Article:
Scaling: The Ins, Outs, and What Have Yous.

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Read this post. It will take you 5 minutes.

Let’s talk about scaling for a second. I had a member ask me last week about scaling a workout. It was a rather simple question that turned into a very cool and in depth discussion about the reasoning behind scaling. It was a discussion that could only happen at CrossFit Lando. We both loved every second of it, aka I loved every second of it and they pleased me through letting me talk about working out, and it also highlighted a necessary topic for discussion on a broader level.

Why and how do we scale? Easy answer: scaling is done to make a workout session more productive while also allowing the athlete to improve in a movement or movements being scaled. More productive = improved fitness. Each and every time you walk in the door you want to be getting more fit even if you don’t improve in measurable ways in any specific movements or movement grouping.

The ability to universally scale workouts is what makes CrossFit the best fitness program in existence. True story. Any workout can be altered for any person, and can be done so individually throughout a singular workout.

While scaling does make things easier it certainly isn’t easy to do correctly. Yes, all athletes should scale workouts at some point. Even your mighty coaches scaled workouts when they first started! The issue comes when scaling is done so without consideration for the goal, the end product, which is and always should be development towards the RX or unscaled version of the movement at hand. The reason for scaling ALWAYS is to improve your ability to one day do the movement without scale. This means that when scaling you should be making the movement close enough to the unscaled version that your body and mind will be getting the stimulus of memory that will make you better, and it also means it should be difficult enough that you are getting the physical stimulus that will make you stronger, faster, or in other ways more fit.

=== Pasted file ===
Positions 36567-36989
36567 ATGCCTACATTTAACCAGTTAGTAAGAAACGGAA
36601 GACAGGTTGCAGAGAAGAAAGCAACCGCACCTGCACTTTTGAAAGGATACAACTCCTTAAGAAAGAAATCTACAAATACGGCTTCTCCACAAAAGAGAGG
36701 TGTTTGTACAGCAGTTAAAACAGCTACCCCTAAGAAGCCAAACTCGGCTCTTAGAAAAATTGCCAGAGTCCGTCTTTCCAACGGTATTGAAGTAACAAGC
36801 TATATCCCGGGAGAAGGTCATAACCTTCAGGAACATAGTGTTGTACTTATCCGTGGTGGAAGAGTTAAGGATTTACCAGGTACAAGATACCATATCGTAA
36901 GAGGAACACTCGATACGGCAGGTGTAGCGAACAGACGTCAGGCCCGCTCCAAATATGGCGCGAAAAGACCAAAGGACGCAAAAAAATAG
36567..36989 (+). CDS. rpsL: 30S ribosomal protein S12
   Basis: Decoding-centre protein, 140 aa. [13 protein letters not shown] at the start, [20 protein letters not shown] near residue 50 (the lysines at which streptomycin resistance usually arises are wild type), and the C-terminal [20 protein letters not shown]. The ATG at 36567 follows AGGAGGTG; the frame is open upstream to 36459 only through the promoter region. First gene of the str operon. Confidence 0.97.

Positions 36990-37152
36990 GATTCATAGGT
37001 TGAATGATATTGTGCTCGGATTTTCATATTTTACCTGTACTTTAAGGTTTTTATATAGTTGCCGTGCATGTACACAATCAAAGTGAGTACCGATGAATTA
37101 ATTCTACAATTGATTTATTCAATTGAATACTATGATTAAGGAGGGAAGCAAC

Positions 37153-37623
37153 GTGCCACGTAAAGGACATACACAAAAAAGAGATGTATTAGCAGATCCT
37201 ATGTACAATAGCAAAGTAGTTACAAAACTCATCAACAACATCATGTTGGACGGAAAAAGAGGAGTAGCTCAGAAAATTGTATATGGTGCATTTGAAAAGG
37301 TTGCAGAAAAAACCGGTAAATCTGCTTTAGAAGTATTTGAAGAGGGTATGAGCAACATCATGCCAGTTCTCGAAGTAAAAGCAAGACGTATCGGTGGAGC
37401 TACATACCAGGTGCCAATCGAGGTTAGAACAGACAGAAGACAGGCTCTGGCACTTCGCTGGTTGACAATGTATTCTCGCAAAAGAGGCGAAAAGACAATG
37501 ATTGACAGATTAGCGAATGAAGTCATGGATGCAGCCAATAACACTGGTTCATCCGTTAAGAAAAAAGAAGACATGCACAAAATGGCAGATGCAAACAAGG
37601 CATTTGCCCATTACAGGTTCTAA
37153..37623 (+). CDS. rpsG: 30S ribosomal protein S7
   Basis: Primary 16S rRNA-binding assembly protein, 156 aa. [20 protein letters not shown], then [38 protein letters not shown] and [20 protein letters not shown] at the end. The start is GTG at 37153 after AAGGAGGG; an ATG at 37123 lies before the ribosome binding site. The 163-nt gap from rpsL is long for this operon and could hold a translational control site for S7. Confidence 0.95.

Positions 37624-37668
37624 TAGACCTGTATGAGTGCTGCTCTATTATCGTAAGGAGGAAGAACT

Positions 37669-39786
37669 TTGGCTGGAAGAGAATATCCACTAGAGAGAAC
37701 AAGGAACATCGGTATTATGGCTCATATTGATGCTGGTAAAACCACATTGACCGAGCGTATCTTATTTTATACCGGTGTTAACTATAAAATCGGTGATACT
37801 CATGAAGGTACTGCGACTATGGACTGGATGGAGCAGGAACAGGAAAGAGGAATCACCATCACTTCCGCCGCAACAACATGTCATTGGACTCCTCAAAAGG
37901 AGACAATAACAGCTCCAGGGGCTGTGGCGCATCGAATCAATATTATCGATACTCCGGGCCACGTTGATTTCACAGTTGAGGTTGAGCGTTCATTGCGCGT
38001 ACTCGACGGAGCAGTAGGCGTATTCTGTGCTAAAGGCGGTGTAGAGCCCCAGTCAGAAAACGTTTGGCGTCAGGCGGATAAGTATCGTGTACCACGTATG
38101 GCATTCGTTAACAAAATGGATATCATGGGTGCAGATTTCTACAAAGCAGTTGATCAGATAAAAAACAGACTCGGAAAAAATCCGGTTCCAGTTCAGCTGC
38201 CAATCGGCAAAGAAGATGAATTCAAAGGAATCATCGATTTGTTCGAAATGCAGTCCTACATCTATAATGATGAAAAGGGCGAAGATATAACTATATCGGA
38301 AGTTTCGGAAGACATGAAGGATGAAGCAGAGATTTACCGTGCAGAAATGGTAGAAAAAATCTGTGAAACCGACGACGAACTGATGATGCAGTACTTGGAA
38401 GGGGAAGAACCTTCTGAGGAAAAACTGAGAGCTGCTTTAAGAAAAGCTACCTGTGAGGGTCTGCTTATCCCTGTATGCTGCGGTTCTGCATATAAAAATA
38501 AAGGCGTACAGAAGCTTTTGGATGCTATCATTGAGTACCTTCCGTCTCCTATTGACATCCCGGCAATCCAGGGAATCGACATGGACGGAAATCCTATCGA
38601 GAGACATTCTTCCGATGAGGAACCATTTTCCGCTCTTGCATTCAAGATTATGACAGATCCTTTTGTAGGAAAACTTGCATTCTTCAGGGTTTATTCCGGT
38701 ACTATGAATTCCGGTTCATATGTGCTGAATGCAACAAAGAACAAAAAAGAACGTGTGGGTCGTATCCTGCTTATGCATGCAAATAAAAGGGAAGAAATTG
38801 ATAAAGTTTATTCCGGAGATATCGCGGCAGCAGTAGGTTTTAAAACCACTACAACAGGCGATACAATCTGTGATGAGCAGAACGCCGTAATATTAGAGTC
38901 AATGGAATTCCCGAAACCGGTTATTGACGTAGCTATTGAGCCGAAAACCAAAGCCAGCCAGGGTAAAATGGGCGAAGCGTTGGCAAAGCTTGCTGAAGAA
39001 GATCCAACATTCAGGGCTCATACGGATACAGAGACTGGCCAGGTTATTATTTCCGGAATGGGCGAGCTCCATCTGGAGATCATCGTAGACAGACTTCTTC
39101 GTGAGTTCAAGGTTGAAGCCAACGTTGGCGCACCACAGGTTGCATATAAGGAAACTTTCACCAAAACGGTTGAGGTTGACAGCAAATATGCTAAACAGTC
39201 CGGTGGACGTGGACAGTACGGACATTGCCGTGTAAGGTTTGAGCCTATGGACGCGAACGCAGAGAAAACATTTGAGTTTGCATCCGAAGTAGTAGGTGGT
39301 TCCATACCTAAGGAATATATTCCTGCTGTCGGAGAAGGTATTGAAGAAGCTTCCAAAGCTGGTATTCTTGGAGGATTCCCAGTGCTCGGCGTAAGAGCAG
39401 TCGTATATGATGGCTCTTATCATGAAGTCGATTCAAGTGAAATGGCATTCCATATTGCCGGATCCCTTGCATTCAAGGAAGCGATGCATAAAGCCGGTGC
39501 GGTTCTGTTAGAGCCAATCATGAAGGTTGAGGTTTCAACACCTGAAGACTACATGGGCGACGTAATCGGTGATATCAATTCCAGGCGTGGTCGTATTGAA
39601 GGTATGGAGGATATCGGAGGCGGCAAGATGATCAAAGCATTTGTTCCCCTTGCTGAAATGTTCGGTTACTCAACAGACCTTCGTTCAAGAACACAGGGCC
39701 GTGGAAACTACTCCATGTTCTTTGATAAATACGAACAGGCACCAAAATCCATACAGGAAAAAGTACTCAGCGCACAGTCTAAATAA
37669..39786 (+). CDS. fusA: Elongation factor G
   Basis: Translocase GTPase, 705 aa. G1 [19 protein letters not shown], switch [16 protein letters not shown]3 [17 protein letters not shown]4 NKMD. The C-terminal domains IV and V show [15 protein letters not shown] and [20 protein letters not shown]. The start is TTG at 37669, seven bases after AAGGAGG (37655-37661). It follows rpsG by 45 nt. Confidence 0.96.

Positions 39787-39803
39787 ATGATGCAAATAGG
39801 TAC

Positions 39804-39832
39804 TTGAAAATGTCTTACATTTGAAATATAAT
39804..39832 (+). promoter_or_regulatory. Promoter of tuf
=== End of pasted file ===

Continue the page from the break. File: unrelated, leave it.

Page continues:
First let’s establish and understand that scaling is OK. It is beyond OK. It is necessary and accepted. It is also OK to scale just to make things easier. Yes I just contradicted myself from earlier, but at all levels of this topic is the fact that any given workout is your chance that day to get more fit. Your experience is exactly that, your experience, as in it belongs to you. Therefore if you choose to scale something to make it easier because you don’t feel like crushing yourself after a life and soul crushing day at the office, well then have at it. You will never hear any push back from yours truly, mainly because I have been there many times before. This gets into the whole “why do you CrossFit” discussion which we won’t get into today. Just understand that there are certainly times where it is OK to wave the white flag the second you enter the gym and success is measured by just making it out alive. CrossFit isn’t life for 99.9% of us and therefore should not contribute to negativity within our lives. This is when scaling for easiness is A-OK. So then beyond this is the fact that scaling is a necessary part of improving as an athlete regardless of your ability level and goals. Whenever you are scaling you should ask yourself what about the movement makes you have to scale: is is strength or is it skill? Then scale in a way that will help with both. Then make sure you are scaling it so that you can do the movement efficiently enough that you will get more fit.